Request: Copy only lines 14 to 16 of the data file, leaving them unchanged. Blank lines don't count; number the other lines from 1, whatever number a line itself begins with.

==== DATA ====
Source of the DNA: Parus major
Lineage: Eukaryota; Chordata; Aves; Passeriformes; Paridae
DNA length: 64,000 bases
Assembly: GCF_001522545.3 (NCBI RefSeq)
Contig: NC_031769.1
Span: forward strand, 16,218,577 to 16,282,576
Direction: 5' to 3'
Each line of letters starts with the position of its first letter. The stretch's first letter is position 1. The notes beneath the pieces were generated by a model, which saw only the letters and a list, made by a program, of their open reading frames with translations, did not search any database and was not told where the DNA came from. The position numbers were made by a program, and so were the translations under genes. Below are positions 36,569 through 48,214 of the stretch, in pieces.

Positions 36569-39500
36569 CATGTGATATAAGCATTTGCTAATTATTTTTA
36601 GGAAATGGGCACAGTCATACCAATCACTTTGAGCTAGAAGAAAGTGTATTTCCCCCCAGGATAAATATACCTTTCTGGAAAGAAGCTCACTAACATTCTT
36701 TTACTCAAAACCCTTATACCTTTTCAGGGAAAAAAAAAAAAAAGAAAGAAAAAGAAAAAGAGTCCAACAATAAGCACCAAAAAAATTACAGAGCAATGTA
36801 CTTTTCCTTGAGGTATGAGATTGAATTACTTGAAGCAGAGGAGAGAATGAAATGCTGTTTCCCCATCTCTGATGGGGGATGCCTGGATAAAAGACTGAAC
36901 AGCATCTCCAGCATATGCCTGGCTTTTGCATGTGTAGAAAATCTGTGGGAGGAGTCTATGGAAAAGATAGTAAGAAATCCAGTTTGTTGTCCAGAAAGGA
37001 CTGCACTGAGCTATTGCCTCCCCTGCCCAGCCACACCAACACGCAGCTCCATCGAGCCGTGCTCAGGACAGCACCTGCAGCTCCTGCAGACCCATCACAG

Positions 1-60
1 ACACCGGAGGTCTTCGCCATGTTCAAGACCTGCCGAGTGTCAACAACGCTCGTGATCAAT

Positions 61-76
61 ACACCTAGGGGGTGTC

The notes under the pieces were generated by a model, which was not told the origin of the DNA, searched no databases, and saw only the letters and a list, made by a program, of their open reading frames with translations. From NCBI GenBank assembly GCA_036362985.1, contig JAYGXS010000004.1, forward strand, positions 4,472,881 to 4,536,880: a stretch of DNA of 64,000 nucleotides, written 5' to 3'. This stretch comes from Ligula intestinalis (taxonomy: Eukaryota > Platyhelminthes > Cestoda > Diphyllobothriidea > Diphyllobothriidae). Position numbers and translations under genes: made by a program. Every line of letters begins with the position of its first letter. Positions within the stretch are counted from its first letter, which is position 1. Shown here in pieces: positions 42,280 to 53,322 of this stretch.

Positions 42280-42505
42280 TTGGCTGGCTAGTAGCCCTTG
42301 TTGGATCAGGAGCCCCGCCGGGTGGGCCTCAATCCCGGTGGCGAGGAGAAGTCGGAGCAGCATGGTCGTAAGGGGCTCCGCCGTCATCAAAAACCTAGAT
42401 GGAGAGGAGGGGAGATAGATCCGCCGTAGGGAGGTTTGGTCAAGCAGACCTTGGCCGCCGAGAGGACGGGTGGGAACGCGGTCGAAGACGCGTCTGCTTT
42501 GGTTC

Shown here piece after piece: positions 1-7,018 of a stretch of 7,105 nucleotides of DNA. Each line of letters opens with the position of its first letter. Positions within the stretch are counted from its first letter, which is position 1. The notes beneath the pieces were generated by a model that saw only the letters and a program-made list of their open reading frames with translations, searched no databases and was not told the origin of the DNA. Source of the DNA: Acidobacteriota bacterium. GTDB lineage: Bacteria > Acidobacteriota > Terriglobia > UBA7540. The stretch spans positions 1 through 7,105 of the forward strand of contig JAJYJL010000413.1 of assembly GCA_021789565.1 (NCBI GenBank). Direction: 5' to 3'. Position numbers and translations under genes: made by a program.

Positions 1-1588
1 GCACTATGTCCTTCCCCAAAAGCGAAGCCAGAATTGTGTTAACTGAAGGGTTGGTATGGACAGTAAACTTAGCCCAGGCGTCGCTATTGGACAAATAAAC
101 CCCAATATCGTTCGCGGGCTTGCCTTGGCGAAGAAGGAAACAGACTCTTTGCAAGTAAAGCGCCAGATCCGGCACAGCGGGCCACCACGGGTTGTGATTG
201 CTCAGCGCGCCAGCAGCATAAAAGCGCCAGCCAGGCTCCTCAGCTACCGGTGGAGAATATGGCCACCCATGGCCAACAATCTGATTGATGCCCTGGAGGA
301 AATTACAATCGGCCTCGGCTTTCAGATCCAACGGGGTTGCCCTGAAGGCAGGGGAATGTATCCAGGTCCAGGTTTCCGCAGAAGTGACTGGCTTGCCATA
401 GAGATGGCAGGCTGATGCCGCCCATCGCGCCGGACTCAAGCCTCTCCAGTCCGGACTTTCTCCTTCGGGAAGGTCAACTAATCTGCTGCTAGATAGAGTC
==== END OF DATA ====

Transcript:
36901 AGCATCTCCAGCATATGCCTGGCTTTTGCATGTGTAGAAAATCTGTGGGAGGAGTCTATGGAAAAGATAGTAAGAAATCCAGTTTGTTGTCCAGAAAGGA
37001 CTGCACTGAGCTATTGCCTCCCCTGCCCAGCCACACCAACACGCAGCTCCATCGAGCCGTGCTCAGGACAGCACCTGCAGCTCCTGCAGACCCATCACAG

Positions 1-60